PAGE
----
Federal utility fined $900K for nuclear violations, coverup
Federal regulators have fined the nation’s largest public utility more than $900,000 for violating procedures during the startup of a Tennessee nuclear reactor and subsequently misleading investigators. Two managers and a plant operator who worked at the Tennessee Valley Authority’s Watts Barr Nuclear Plant in Spring City were also issued violations by the Nuclear Regulatory Commission.
Howard Hall, director of the University of Tennessee’s Institute for Nuclear Security, said the notice of violation to TVA points to “a systemic problem in management.”
“As someone who has worked in this field essentially my entire life, I would have been appalled to receive such a letter,” Hall said.
In a notice dated Nov. 6, regulators noted a “substantial safety culture issue” at Watts Bar at the time of the incident. They also found that “TVA senior management and staff failed to communicate with candor, clarity, and integrity during several interactions with the NRC during the course of the inspection and investigation.”
According to NRC documents, on Nov. 11, 2015, a shift manager at Watts Bar directed the control room to begin heating up a reactor even though the plant’s usual pressurizer system, which keeps the reactor water from turning to steam, was out of service. When trying to heat up with an alternate system, the pressurizer rapidly began to fill with water. Staff then had to “take actions outside of proper operating procedures” to bring the water level down.
The incident wasn’t recorded in the plant’s logbook and managers later misled NRC investigators about what had happened. The shift manager told investigators he wasn’t truthful with them at first because he feared that whatever he said would be relayed back to management. The shift manager has since relinquished his senior reactor operator’s license, according to the letter.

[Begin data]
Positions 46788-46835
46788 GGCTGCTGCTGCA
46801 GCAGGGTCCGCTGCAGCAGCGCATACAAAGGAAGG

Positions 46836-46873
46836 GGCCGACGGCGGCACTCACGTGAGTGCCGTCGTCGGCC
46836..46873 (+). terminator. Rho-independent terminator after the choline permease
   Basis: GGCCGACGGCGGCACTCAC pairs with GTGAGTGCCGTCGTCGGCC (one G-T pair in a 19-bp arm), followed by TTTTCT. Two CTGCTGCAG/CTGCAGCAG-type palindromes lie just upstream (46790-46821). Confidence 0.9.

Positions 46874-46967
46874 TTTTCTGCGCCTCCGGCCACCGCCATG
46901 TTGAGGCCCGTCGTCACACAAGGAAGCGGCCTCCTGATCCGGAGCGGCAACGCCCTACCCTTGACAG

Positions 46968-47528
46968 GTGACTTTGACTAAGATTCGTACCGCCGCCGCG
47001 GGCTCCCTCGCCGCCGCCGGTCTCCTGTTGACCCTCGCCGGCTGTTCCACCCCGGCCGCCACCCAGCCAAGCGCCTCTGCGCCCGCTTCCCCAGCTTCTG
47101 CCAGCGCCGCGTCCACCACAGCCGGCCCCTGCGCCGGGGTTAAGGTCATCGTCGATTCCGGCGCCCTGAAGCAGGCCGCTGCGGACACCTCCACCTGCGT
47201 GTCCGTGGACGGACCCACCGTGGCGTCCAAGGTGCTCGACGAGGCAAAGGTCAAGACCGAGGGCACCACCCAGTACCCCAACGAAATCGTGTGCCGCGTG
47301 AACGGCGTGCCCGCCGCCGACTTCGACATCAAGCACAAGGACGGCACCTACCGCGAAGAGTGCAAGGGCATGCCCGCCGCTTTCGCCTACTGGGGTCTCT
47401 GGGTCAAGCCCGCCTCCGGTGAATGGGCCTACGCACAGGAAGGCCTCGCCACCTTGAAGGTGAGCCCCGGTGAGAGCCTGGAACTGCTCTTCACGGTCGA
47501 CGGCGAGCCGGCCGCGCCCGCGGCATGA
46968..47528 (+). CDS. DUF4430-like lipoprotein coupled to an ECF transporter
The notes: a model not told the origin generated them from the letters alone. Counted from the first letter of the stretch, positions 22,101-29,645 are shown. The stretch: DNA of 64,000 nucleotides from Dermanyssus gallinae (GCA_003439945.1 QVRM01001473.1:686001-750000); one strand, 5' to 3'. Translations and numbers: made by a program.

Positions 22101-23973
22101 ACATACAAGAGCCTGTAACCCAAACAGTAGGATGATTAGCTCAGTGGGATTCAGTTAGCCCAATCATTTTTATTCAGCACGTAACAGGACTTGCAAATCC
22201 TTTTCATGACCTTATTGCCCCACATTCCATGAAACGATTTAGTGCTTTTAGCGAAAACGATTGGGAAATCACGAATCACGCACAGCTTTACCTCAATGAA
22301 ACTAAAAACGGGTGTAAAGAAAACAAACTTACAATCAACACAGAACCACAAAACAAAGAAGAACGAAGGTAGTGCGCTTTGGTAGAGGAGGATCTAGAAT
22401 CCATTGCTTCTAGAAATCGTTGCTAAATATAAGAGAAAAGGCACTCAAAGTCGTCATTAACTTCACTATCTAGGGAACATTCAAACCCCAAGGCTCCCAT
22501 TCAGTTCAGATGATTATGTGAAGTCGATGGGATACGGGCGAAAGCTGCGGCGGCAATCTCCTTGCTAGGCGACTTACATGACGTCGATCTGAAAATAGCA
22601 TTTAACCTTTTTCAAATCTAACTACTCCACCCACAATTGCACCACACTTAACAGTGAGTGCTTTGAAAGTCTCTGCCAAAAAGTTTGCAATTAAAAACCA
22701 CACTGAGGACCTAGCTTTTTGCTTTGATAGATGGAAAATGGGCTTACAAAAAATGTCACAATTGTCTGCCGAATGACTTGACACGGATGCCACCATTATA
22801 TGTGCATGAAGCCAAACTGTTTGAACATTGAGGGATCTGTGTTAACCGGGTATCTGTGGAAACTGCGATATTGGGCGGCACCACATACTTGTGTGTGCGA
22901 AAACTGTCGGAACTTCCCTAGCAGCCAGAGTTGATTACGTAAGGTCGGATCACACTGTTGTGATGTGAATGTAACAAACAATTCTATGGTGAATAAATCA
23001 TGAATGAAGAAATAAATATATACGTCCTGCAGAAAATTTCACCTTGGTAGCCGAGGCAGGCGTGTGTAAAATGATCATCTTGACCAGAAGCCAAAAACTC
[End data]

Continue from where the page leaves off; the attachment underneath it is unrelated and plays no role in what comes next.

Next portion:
The NRC determined that several of the violations were willful, writing that managers allowed “production and cost to override safety.”
“The problem is not so much the way TVA handled the startup — it wasn’t like we were 30 minutes away from losing Knoxville, or something like that — it’s that TVA managers misled or lied to the NRC investigator,” said Dave Lochbaum, a nuclear engineer who has worked with both TVA and the NRC as well as the Union of Concerned Scientists.
The Tennessee Valley Authority serves 10 million people in parts of seven southeastern states, and the Nov. 6 fine is one of several recent actions against the utility by regulators. Last year, the NRC fined TVA $145,000 for submitting incomplete and inaccurate information on a backup system at Watts Bar. Also last year, TVA was ordered to rehire and pay thousands of dollars in back pay and compensation to a whistleblower who raised concerns about nuclear safety. A utility executive who the NRC said played a significant role in that firing was banned from working in any activities that require licensing by the NRC for five years.
In its Nov. 6 letter, the NRC wrote that TVA took actions to address the causes of the 2015 violations but did not “articulate or document broad, comprehensive and substantive corrective actions.”
However, TVA CEO Jeff Lyash said Friday that the problems identified by the NRC are “problems of the past.”
“Certainly, you’ve got to keep a focus on it, make sure you never see that creep back in. But I’m very confident that the organization, its culture today, don’t exhibit those same behaviors,” Lyash said. “I feel very good about the safety culture going forward. I’m just glad now to have those chapters closing. As the NRC issues their review, including their penalties, we take accountability and we move on.”